Statistical models are useful for:

We assume that the data we have was generated by some underlying process (e.g. some distribution) which is parameterized in some way. Note that sometimes we may get mixtures of distributions (e.g. if you have a bimodal distribution); that is, the data is generated by multiple processes that we need to pull apart.

We don't know these parameters so we must estimate them.

In parametric inference we choose a distribution we think makes sense, then estimate parameters for that distribution such that it best fits the data. For example, if we choose a normal distribution, our parameters are the mean $\mu$ and the standard deviation $\sigma$.

Two commonly methods of estimation are:

  1. Method of moments: choose parameters such that the sample moments (typically the sample mean and variance) match the theoretical moments of our chosen distribution.
  2. Maximum likelihood: choose the parameters to maximize the likelihood, which measures how likely it is to observe our given sample.

Maximum likelihood

We assume that our data $y = y_1, \dots, y_n$ is distributed to according to some distribution $P(Y_i = y_i|\theta)$; that is, it is parameterized by $\theta$.

We say that the total probability of each datapoint, $\prod_{i=1}^n P(y_i|\theta)$ is the likelihood of our data - that is, how likely it is to have the data we have, given our estimate for $\theta$. We want to choose $\theta$ such that this probability - this likelihood - is maximized.

You often want to deal with log likelihoods instead, in which the log likelihood is instead $\sum_{i=1}^n \log P(y_i|\theta)$

So then, to find the maximum likelihood, we take the derivative of the likelihood, set it to zero, and solve (like you would any optimization problem).

The result however may not have a closed-form solution (it cannot be solved analytically) and thus we must use numerical optimization.

There are a variety of numerical optimization methods, but the general idea is that an initial guess is made for the solution, then this guess is iteratively improved upon until it approximates the solution.

One such method is the Newton-Raphson algorithm.


Say we have a coin and we're not sure it's fair or not.

We flip it 8 times ($N=8$) and get TTTHHHHH. What is the probability of tails ($P(T)$)?

We set $\pi = P(T)$ ($\pi$ is typical notation here).

A Bernoulli distribution is appropriate here:

$$ P(y_i) = \pi^{y_i}(1-\pi)^{1-y_i} $$

Where $y_i \in \\{0,1\\}$ (i.e. is either H or T). So then $P(y_i=1) = \pi$ (tails) and $P(y_i=0) = 1-\pi$ (heads).

The likelihood of our data then is:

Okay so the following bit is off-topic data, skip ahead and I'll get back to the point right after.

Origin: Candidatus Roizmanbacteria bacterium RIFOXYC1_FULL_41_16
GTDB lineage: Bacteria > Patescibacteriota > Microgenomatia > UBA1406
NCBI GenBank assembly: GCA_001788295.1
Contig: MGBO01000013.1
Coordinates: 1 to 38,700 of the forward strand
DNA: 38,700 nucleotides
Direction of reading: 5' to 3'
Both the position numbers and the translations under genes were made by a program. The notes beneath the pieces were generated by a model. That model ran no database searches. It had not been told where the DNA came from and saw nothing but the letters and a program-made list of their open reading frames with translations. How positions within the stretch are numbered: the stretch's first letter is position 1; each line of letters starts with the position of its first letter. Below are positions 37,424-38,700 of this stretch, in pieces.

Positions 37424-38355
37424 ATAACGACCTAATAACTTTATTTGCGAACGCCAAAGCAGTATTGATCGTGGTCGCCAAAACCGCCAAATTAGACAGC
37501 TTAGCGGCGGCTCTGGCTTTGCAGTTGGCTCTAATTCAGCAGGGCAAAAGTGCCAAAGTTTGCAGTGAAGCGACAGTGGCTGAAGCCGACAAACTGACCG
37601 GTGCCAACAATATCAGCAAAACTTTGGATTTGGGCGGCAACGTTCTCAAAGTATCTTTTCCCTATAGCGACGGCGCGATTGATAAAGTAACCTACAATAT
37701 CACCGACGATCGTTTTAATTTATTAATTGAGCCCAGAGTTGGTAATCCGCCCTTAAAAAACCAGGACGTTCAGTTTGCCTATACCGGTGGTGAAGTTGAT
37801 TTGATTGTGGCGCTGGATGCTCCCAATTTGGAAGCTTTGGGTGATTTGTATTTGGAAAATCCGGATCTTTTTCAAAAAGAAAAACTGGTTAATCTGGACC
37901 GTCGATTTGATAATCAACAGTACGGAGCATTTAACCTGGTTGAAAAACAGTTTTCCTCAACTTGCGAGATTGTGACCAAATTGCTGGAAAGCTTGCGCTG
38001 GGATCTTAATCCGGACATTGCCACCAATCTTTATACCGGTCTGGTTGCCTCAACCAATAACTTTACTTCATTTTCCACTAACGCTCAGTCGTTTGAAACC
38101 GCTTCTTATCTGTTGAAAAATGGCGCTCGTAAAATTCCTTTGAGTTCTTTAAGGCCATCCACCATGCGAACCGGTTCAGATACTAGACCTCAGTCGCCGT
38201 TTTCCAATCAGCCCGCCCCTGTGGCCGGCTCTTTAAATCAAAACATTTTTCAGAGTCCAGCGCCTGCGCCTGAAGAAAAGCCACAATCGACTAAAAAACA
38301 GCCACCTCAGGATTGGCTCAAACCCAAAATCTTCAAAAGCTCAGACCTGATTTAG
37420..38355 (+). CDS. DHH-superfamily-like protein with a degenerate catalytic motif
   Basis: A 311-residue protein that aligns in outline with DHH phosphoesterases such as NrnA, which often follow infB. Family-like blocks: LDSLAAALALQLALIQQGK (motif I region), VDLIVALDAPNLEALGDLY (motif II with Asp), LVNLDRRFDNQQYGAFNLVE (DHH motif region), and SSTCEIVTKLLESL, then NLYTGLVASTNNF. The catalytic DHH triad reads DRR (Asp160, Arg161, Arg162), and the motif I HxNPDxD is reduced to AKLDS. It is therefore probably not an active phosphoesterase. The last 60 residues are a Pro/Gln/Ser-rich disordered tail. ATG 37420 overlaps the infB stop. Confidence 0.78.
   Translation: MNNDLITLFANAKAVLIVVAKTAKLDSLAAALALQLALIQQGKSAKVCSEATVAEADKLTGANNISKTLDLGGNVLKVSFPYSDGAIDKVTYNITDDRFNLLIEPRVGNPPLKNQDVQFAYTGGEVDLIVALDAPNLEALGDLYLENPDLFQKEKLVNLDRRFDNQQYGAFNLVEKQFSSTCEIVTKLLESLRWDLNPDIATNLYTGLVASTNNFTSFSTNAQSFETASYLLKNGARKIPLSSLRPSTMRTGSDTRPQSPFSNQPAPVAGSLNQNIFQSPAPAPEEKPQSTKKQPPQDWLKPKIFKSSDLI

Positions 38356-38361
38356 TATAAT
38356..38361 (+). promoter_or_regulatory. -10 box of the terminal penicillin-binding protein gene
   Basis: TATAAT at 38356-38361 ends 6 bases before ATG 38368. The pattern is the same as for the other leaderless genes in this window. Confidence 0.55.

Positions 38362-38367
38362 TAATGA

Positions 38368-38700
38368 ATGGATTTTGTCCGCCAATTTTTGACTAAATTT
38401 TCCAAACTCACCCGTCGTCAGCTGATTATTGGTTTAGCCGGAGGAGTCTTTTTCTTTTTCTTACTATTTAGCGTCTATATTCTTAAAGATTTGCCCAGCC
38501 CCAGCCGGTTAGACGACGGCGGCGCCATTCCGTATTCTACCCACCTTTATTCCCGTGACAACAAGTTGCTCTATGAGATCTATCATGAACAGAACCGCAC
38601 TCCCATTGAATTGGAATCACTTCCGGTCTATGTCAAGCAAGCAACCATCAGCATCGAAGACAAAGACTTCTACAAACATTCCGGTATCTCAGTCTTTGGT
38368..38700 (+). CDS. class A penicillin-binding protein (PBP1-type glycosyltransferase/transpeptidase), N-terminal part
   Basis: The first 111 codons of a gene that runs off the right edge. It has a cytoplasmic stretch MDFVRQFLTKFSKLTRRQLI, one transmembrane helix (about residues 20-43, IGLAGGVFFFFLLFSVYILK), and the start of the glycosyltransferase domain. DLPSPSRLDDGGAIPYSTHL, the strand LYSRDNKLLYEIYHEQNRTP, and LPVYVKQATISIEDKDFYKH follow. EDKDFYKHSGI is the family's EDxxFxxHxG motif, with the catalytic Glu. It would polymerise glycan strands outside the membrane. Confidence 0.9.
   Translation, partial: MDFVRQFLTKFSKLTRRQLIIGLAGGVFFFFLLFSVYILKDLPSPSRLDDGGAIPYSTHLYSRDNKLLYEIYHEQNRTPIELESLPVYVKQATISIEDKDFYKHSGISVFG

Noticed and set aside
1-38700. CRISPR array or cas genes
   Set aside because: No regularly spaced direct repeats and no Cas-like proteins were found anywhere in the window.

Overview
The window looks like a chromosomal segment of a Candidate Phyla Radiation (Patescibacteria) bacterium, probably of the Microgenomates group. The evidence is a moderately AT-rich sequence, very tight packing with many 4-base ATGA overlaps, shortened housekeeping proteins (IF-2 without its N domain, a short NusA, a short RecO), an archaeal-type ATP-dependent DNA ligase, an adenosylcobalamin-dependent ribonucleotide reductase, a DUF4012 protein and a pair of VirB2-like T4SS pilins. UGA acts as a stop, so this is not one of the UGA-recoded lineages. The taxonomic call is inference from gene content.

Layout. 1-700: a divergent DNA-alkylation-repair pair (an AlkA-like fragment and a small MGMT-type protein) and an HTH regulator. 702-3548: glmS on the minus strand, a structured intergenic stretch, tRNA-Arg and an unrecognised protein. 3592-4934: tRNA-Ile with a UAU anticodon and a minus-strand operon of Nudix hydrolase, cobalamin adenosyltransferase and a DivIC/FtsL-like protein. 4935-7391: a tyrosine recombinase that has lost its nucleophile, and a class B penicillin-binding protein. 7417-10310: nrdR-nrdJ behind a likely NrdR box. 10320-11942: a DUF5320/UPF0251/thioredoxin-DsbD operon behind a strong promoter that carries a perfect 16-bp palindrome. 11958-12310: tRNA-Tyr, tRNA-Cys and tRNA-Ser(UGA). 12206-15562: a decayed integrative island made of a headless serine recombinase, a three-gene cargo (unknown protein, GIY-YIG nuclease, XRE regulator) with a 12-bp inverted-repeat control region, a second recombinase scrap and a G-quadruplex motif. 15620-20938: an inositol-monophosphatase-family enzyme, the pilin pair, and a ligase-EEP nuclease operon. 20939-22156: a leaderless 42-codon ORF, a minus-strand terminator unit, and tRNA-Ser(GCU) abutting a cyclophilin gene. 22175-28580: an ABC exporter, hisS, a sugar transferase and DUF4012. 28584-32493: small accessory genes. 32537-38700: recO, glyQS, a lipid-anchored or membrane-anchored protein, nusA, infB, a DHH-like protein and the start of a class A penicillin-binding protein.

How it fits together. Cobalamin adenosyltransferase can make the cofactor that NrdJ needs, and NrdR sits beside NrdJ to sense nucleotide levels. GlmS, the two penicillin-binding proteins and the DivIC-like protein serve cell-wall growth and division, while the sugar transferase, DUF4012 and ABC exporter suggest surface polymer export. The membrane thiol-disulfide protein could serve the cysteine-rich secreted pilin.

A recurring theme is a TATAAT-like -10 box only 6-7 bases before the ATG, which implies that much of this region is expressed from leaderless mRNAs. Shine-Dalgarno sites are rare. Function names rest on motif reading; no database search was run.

$$ P(\text{data}) = \prod_{i=1}^N P(y_i) $$

If the number of tails is $n$ (and thus the number of heads is $N-n$), we can also write this as:

$$ P(\text{data}) = \pi^n (1-\pi)^{N-n} $$

For this example, this works out to be:

$$ P(\text{data}) = \pi^3 (1-\pi)^5 $$

Then we want to find a value for $\pi$ which maximizes this equation.

As mentioned above, it's often easier to work with log likelihood instead, so we'd be working with:

$$ \log P(\text{data}) = 3\log\pi + 5\log(1-\pi) $$

So then to get the maximum you'd solve for where the derivative is equal to 0.

You should get $\pi = 3/8$.

Model Checking

How do you quantitatively evaluate how good your model is against the data?

You can compare the observed quantiles of the data to the quantiles from your estimated model.

Model Selection

You typically must choose from multiple models for a given dataset - how do you decide?

There are a few rules of thumb, such as simpler models (e.g. with less parameters) are preferred.

You can capture this rule of thumb using Akaike's Information Criterion (AIC) which balances the fit of the model (in terms of likelihood) with the number of parameters needed for that fit. It is computed:

$$ AIC = n \log (\hat{\sigma}^2) + 2p $$

Where $p$ is the number of parameters in the model and $\hat{\sigma}^2 = \frac{RSS}{n-p-1}$ (reminder: $RSS$ is the residual sum of squares).

The intuition here is that as the number of parameters increases, the residual sum of squares goes down, but the second term (which is a penalty) also increases.

AIC is a metric of information distance between a given model and some "true" model. Of course, we don't know what the true model is, so AIC values aren't interpretable in the absolute sense. But these values are useful relative to one another, because we get a relative measure of model quality.

So we want the model with the lowest AIC.